WASD April 2024 Coverage - Zet Zillions

Article by Adam Ray

We here at Fantastic Universes just deeply love games as much as comics and the rest of the big bad things in popular culture. Twice a year, as part of the London Gaming Festival, WASD brings players like us a plethora of games for us to sample. This is the first in a long bevvy of reviews that we're going to you delightful readers.

Zet Zillions

I love me some card gaming goodness, Akhariou from the Fantastic Plays Podcast can definitely attest to this. At WASD, there was a curious little game, easy to miss, but one that immediately grabbed my attention so deeply that I had to play it twice. There were one other game that made me come back for more.

The Roguelike Deck-Builder is a style of game I ought to love, but have had a lot of trouble with. There have been elements of the gameplay where the difficulty wall is so high or the rigid playstyle of the gameplay makes it hard for me to express myself as a card gamer.

Zet Zillions fired all those expectations out of a cannon and blew it up with heavy ordinance.

Zet Zillions is a well rounded and immaculately polished Roguelike Deck-Builder with a rich world and visual look, punchy gameplay and a strong sense of cohesion in what it's doing.

In the story of the game, you're a conqueror filling up planets across the universe with people to then inevitably destroy the planet, growing your prowess as an intergalactic warlord.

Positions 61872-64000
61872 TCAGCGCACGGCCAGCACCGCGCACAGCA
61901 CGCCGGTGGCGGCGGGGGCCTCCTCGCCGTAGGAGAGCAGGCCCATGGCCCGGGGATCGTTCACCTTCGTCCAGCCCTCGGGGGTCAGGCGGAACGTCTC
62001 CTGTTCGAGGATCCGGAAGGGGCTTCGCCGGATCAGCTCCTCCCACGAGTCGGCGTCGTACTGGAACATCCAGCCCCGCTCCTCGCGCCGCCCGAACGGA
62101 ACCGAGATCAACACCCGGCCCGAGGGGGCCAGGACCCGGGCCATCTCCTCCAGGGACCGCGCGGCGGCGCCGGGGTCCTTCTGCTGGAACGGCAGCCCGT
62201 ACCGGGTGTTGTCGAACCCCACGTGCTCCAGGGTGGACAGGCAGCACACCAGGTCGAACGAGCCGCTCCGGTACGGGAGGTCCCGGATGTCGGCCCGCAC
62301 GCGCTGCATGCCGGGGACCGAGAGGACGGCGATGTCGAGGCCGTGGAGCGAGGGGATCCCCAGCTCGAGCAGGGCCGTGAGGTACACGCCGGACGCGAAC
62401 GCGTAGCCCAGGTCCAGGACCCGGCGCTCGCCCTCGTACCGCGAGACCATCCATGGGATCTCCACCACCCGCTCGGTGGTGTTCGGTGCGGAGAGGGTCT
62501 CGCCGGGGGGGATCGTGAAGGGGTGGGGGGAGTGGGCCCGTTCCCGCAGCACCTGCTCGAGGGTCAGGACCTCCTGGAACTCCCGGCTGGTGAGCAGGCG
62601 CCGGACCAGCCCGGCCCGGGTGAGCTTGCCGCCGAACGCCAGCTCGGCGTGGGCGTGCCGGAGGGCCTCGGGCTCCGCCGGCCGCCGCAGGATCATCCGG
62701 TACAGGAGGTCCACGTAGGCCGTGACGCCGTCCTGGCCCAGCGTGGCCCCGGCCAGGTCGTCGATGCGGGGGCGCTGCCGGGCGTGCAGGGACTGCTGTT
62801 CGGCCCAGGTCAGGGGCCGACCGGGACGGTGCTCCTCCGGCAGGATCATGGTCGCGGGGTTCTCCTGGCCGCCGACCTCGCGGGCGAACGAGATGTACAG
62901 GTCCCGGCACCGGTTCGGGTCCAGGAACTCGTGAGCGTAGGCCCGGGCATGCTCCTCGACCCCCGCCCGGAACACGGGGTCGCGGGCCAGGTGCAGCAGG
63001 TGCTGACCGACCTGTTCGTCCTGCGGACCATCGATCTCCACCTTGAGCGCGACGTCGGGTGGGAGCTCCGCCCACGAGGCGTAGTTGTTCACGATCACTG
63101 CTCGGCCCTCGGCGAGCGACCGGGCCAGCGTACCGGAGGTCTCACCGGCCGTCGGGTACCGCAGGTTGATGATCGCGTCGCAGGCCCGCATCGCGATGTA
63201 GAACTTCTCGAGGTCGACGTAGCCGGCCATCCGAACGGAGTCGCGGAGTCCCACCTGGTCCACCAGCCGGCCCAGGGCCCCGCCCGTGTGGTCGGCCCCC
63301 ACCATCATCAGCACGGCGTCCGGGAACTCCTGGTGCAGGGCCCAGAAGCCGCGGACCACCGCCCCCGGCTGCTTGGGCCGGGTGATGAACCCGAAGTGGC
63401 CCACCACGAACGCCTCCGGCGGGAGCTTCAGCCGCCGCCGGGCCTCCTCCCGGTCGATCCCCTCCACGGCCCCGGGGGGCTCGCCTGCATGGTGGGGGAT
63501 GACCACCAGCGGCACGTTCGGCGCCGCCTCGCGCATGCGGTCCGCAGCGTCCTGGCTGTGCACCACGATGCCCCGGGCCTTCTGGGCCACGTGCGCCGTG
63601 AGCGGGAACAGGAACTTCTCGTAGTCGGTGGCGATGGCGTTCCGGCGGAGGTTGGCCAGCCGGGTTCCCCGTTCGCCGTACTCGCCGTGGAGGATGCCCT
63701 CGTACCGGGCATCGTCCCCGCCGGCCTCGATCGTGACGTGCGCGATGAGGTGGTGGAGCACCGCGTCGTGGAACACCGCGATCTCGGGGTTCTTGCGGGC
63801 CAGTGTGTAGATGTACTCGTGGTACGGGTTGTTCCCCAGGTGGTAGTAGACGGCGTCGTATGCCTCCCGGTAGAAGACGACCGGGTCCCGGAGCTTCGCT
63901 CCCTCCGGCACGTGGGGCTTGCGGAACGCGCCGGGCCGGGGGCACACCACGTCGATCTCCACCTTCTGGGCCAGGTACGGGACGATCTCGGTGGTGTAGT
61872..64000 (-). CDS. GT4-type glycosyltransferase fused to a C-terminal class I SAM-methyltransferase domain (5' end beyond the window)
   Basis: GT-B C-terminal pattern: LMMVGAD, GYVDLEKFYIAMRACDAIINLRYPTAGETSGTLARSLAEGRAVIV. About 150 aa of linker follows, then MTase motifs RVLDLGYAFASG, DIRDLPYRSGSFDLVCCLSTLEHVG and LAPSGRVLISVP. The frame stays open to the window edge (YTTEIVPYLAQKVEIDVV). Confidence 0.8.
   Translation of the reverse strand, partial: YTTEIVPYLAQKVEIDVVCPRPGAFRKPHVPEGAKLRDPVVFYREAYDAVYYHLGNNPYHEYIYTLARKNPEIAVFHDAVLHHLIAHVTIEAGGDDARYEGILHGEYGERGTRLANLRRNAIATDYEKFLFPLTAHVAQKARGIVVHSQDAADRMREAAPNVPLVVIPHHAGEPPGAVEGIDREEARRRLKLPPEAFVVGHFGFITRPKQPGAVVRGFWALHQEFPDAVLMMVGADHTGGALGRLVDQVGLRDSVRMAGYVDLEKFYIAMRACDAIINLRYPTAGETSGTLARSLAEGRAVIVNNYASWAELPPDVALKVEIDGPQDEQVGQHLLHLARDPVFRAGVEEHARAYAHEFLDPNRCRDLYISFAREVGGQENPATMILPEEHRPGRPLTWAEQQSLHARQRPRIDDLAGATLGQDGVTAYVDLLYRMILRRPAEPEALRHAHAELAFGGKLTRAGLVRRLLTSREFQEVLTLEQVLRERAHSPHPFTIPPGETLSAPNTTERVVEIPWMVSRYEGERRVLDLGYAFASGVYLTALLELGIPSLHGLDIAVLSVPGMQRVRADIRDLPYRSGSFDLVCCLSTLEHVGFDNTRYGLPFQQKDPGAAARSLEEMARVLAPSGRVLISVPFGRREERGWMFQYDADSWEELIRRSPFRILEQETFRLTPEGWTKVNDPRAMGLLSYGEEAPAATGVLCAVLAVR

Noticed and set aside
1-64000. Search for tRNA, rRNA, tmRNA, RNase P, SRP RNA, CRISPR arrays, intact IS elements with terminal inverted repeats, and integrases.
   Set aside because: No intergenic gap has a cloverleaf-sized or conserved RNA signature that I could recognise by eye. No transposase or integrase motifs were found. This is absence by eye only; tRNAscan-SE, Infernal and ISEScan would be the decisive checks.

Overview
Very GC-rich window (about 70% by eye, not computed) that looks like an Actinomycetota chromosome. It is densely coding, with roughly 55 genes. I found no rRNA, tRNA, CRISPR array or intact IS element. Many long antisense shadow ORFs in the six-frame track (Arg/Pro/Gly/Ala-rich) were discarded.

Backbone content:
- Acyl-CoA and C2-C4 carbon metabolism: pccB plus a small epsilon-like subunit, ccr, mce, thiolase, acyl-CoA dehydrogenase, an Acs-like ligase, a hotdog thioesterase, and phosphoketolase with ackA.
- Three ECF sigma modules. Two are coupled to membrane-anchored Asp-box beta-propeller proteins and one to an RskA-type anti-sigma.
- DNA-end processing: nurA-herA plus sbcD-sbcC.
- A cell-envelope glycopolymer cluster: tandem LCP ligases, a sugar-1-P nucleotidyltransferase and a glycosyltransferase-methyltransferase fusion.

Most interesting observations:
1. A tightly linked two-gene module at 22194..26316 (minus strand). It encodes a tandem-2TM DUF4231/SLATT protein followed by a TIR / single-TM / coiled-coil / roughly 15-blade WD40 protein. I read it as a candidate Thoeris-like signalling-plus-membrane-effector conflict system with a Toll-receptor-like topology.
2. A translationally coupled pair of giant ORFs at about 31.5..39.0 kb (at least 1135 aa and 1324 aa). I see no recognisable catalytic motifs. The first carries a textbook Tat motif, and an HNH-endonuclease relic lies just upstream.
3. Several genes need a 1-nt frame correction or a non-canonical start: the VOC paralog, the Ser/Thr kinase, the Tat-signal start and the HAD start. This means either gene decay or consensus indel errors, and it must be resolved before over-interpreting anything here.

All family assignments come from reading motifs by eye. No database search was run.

Cards and Conquest

The gameplay loops in ZZ is wonderfully simple, but brings a lot of complexity the further into your runs you go. You get a set number of actions each turn to play cards. The cards you play usually match the 3 stats of giving yourself armour, dealing damage to your enemy, or adding people to your enemy. That last action is a good thing, you want to add people to the planets for them to violently die. War crimes are fun.

What adds real decision point complexity to ZZ is the card fusing mechanics. It doesn't cost an action to fuse cards, but putting Junk and Trash together turns them into Meatballs. I know how that sounds, but please go with me. They're your main damaging cards, but they don't usually appear in your starting deck. They have to be fused. As you go through your run, there are some more powerful cards added to your deck, but do nothing on their own. They have to be fused. The tension in the heat of a battle leaves you to decide whether you want to use the People to wear down the enemy shields and use Armour to add to your own, or cash them in for damage.

What really grabs the player is its art style and the punchy humour of the in game flavour. Bold colours and sharp edges fits the Newgrounds era of games. Niche references to pop culture in the form of 'Left Hand of Thanos' and the 'Battle Star'. It pulls in exactly the type of players that it wants.

Plenty of Pineapples

This is the first of the genre I deeply enjoyed, the gameplay is frenetic and punchy. I strongly expect it to be that one kind of game I can turn to after a long stressful day down the mines.

The demo seen at WASD is available on Steam, and you can add it to your Wishlist for their May 2024 release right here!

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